A Big Thumbs Up for The Big Short!
Turns out that the must-see movie of 2015 wasn’t Star Wars: The Force Awakens, but The Big Short!
The movie focuses on four finance professionals and 2 amateurs who predict the housing bubble collapse of the mid-2000s, and use arcane rules and special deals to punish the big banks for their greed while making a hefty profit for themselves.
I must admit, I was skeptical about how much I was going to enjoy the movie when my husband suggested seeing it this weekend. I detest preachy films that bash capitalism and deride businessmen as greedy.
Actually, I was highly entertained. The lead actors were outstanding, especially Christian Bale as Dr. Michael Burry (a savvy investor with Asperger’s Syndrome and a case of chronic honesty) and Steve Carell in the role of Mark Baum (a money manager for a unit of Morgan Stanley). Both men have earned well-deserved nominations for Golden Globe awards, as has both the movie and screenplay.
Beyond the acting, the presentation of complex financial concepts using comedy was innovative and highly entertaining. I don’t think that people are going to forget “synthetic collateralized debt obligations” after seeing the demonstration involving singer Selena Gomez, a black jack table, and $10 million in chips.
You could hear a pin drop in the theater, because the audience was so engrossed in the world of high stakes finance, subprime mortgages, and bank fraud.
My one concern in making this recommendation was that the story was simply another Hollywood fantasy, bearing no reality to what actually happened. Happily, I conferred with my financial experts and they agreed that the movie did capture the housing bubble collapse and the banking crisis fairly accurately.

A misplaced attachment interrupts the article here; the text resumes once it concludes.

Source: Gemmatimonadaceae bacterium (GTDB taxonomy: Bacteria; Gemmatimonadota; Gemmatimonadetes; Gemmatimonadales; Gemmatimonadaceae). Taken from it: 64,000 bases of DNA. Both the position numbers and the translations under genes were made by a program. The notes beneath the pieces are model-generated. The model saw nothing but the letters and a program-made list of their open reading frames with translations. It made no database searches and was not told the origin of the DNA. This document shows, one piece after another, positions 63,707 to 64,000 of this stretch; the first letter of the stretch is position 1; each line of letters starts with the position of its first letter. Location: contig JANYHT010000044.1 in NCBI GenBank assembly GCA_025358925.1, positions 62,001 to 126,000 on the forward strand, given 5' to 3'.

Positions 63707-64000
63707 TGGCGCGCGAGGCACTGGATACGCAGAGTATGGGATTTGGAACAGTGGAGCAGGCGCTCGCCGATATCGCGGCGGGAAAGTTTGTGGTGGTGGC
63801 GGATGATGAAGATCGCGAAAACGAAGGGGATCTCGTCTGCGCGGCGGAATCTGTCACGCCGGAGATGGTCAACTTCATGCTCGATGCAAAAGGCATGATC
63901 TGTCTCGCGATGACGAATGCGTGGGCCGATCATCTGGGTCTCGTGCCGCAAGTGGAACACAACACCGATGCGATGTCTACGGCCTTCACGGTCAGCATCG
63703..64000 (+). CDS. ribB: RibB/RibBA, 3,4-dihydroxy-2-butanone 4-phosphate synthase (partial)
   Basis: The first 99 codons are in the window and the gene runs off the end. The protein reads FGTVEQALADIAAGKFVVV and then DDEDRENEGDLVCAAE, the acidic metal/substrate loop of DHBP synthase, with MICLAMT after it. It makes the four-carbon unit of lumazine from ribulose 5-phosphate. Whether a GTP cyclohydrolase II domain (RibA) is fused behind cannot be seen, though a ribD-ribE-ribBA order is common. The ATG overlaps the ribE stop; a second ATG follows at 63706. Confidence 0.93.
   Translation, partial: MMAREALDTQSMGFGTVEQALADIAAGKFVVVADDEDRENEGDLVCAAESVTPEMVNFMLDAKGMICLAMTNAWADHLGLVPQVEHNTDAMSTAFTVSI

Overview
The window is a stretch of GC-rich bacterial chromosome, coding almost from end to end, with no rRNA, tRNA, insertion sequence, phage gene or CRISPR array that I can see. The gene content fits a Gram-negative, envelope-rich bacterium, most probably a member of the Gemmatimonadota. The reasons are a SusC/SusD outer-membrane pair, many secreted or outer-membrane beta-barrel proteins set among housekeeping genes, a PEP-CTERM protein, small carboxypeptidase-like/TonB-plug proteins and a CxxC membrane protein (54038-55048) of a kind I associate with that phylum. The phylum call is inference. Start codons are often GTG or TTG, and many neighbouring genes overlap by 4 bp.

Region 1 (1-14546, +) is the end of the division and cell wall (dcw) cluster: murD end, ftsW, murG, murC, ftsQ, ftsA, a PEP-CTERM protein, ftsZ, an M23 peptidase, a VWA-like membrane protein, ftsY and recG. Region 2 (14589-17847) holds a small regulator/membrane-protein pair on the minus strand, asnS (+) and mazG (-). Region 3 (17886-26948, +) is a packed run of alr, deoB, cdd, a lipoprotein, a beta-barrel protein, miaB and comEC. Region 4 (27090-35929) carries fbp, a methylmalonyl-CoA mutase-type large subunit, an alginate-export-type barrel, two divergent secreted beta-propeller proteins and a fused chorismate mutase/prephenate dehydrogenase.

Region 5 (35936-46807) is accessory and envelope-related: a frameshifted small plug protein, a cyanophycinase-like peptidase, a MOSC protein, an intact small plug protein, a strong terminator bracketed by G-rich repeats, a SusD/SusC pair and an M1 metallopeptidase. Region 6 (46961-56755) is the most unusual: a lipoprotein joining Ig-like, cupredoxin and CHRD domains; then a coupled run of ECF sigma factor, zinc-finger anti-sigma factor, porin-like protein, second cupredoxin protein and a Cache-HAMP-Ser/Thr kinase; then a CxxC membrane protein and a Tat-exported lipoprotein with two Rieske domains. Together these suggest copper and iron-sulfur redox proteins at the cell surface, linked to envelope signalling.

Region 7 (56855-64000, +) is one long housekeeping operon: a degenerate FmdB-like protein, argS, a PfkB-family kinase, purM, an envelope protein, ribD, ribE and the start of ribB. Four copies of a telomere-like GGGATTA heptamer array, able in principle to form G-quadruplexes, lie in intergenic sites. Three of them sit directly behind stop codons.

San Diego colleague and investment expert W.C. Varones gave The Big Short a big thumbs-up, too! He notes the one point where the account was more fiction than fact:
I watched The Big Short recently. Having read the Michael Lewis book, and having lived through the rise and fall of the housing bubble, I can attest that the movie does justice both to the book and to history. And the filmmakers manage to make the discussion of complicated financial instruments understandable in an entertaining way, without dumbing it down.
The main takeaway from the movie is that Wall Street is rigged. The big guys will always get bailed out, and the rest of us will always get stuck footing the bill. Wall Street controls the levers of power in Congress, the Administration, and the Federal Reserve. This should not be a controversial proposition to anyone who has been paying attention the last 6 1/2 years.